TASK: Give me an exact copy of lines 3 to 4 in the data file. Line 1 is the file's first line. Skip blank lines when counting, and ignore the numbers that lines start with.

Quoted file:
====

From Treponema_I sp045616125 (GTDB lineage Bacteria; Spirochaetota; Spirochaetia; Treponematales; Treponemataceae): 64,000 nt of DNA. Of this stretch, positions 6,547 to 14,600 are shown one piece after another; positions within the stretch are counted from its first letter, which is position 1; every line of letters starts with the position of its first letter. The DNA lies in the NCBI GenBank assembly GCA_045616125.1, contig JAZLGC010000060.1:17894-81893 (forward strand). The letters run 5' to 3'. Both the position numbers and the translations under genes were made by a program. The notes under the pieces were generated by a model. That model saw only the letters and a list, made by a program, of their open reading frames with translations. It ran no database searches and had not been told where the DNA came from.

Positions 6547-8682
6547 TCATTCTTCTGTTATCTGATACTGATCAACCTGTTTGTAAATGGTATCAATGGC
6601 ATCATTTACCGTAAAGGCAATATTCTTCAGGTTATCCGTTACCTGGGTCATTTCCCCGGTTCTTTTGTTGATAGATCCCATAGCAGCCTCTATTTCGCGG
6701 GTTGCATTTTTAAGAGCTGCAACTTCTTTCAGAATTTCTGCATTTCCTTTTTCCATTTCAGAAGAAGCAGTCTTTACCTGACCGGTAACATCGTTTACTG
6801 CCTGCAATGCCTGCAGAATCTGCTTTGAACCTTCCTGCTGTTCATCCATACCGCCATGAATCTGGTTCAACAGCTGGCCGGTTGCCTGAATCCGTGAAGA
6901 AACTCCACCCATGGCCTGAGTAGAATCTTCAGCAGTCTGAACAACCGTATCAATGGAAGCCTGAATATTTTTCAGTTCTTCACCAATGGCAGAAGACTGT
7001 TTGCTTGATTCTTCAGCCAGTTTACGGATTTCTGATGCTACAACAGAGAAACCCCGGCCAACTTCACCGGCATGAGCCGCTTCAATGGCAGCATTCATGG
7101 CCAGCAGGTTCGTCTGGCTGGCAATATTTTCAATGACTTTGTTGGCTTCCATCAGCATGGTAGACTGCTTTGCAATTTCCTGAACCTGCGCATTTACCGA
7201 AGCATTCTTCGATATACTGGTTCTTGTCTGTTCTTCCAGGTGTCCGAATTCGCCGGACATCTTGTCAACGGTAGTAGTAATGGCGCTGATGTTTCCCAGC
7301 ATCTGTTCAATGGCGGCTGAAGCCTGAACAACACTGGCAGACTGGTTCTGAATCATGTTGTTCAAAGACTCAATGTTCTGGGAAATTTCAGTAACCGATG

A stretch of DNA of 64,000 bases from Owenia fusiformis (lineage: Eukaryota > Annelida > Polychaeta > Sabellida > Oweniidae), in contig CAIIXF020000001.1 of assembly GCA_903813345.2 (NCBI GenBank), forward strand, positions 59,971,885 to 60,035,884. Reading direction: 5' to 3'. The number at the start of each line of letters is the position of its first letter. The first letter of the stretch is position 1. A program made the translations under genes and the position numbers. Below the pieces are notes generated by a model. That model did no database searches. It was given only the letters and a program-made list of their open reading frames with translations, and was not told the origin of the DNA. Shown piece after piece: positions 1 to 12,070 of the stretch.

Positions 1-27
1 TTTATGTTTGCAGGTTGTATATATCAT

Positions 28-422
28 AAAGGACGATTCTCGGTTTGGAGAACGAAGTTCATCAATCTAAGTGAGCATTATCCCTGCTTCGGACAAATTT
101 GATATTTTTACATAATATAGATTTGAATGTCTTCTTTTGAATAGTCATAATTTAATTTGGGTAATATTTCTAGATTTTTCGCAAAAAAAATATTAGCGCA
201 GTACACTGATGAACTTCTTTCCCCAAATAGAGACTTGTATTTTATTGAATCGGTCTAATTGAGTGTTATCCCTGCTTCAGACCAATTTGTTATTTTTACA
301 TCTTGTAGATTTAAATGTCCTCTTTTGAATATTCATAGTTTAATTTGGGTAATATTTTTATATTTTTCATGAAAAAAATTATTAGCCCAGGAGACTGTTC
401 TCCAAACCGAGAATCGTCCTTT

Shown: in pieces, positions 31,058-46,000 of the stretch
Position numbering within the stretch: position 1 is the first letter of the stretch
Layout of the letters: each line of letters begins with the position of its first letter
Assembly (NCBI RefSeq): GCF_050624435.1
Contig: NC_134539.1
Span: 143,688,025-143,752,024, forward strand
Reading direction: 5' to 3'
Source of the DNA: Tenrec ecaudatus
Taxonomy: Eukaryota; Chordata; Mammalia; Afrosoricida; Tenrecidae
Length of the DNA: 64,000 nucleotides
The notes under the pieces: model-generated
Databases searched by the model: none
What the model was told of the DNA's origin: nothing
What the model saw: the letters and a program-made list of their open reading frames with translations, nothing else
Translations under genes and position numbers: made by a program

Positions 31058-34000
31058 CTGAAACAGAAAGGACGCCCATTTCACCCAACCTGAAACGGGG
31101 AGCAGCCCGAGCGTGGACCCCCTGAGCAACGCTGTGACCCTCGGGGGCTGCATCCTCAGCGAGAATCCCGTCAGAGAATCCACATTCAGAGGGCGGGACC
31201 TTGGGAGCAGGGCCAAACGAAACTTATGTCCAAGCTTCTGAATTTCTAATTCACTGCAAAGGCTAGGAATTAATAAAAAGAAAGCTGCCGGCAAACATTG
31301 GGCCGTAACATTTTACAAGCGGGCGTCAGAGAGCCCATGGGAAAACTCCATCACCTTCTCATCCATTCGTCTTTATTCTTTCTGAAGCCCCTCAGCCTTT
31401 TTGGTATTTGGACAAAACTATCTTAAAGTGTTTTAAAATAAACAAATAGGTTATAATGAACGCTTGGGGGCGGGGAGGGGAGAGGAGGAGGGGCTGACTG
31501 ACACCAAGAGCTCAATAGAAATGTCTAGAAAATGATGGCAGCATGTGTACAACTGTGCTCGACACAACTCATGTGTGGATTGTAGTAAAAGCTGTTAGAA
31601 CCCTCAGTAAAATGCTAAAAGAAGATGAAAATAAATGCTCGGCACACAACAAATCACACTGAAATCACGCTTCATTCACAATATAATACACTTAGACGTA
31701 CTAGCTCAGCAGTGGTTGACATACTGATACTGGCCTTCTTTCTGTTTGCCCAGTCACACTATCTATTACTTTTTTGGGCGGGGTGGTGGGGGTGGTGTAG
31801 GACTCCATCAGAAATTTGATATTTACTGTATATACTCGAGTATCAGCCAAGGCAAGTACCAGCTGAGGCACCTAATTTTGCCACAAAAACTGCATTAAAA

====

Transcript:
6547 TCATTCTTCTGTTATCTGATACTGATCAACCTGTTTGTAAATGGTATCAATGGC
6601 ATCATTTACCGTAAAGGCAATATTCTTCAGGTTATCCGTTACCTGGGTCATTTCCCCGGTTCTTTTGTTGATAGATCCCATAGCAGCCTCTATTTCGCGG